Looking into the future, Witsanu said that accumulated economic damage from 2015 to 2048 could amount to about 2.85 trillion baht, close to the 3.3-trillion baht annual budget of the country.
If Thailand does not act today, coral reef resources would reduce by 25 per cent, depending on the severity of climate change. The loss in revenue from tourism could be as high as 33 billion baht to 76 billion baht a year. Due to El Niño, hotels could face water shortage. Tourists might avoid Thailand if the weather is too hot.
Challenge for labour
Outdoor workers, such as those involved in construction, who currently work eight hours a day may be able to work only six hours, due to the high temperature in the future. This would affect labour productivity and company performance.
Workers may also be vulnerable to falling sick. And ordinary people could face health problems due to heatstroke, said Witsanu.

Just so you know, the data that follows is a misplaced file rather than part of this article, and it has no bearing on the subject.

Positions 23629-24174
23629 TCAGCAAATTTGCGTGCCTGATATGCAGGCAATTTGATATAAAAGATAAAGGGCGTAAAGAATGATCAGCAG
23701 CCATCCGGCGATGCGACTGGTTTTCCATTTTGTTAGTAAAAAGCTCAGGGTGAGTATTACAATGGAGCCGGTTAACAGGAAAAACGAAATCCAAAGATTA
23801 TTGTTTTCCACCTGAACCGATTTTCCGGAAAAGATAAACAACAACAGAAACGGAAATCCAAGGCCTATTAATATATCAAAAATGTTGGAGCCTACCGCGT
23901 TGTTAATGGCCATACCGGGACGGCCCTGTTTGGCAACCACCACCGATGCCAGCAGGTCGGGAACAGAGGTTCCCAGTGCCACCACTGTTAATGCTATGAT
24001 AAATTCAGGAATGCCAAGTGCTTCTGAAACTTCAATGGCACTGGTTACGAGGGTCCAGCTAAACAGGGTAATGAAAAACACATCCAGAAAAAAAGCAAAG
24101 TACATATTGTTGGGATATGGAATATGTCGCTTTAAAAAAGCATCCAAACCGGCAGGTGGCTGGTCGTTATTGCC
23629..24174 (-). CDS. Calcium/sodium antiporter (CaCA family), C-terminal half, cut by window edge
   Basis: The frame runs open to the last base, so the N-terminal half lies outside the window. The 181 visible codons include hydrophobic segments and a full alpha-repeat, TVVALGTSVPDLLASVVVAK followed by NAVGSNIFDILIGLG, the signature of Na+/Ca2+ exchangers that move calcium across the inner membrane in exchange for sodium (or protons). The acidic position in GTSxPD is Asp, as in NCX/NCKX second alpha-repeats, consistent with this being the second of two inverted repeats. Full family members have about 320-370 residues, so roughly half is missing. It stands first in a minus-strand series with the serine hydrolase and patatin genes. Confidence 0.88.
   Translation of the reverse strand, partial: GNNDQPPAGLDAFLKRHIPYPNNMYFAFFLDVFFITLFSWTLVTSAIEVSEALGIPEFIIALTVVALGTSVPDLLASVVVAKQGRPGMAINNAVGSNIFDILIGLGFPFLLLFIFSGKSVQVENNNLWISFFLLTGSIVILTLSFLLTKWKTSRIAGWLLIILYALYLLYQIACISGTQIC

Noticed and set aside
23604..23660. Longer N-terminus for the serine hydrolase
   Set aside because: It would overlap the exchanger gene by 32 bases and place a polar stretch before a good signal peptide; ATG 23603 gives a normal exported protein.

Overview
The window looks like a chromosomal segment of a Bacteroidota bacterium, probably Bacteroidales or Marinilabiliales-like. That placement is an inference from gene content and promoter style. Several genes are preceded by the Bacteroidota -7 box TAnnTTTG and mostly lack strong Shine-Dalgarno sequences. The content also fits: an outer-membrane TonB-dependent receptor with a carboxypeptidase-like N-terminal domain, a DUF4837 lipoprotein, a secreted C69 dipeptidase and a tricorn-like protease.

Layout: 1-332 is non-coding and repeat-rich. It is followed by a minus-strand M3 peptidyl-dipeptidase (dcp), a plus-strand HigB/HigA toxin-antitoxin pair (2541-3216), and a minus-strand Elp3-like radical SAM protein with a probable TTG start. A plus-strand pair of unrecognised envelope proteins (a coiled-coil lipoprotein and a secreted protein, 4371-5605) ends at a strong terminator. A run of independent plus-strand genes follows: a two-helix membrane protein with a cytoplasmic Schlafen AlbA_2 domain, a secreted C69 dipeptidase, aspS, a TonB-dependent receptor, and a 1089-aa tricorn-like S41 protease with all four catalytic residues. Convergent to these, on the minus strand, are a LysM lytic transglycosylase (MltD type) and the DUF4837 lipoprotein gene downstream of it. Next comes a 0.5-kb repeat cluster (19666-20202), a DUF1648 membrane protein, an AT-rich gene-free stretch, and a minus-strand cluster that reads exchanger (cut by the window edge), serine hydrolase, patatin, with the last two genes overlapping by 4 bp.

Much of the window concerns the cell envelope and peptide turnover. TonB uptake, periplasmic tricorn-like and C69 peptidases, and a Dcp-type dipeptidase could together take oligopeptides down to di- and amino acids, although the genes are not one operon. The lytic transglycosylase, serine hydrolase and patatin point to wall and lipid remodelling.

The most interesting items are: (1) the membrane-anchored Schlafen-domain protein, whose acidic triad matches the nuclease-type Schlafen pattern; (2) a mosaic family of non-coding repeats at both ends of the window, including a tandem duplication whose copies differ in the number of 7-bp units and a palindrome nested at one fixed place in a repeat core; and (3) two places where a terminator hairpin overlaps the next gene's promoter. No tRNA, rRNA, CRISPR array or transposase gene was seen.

Thailand allocates a very small budget — about 10 billion baht a year — to protect the environment, whereas neighbouring Malaysia and European countries spend much more, he said.
He urged the next government to increase the annual budget to protect natural resources and brace for the impact of climate change.
He cited research by an international institution that placed Thailand among the countries with the greatest threat of impact from climate change.
In the worst-case scenario, Thailand’s gross domestic product could contract by up to 44 per cent. The Swiss Re Institute has developed a Climate Economics Index to measure how unmitigated climate change could impact 48 of the world’s economies (90% of global GDP) including Thailand. The index uses a ranking system based on the expected economic outcomes, vulnerability to extreme weather risks and also factors in existing adaptive readiness. Multiple climate scenarios are modelled: achievement of the Paris Agreement target of 1.5°C, an increase of 2-2.6°C and a severe increase of 3.2°C by 2050.
In the most severe scenario (3.2°C temperature rise and assumed most extreme physical outcomes), Asean nations would lose about 37% of GDP by 2048. Indonesia, Malaysia, the Philippines, Singapore and Thailand would lose economic output totalling more than seven times their 2019 GDP by 2050.
By Thai PBS World’s Business Desk
Source: Thai PBS World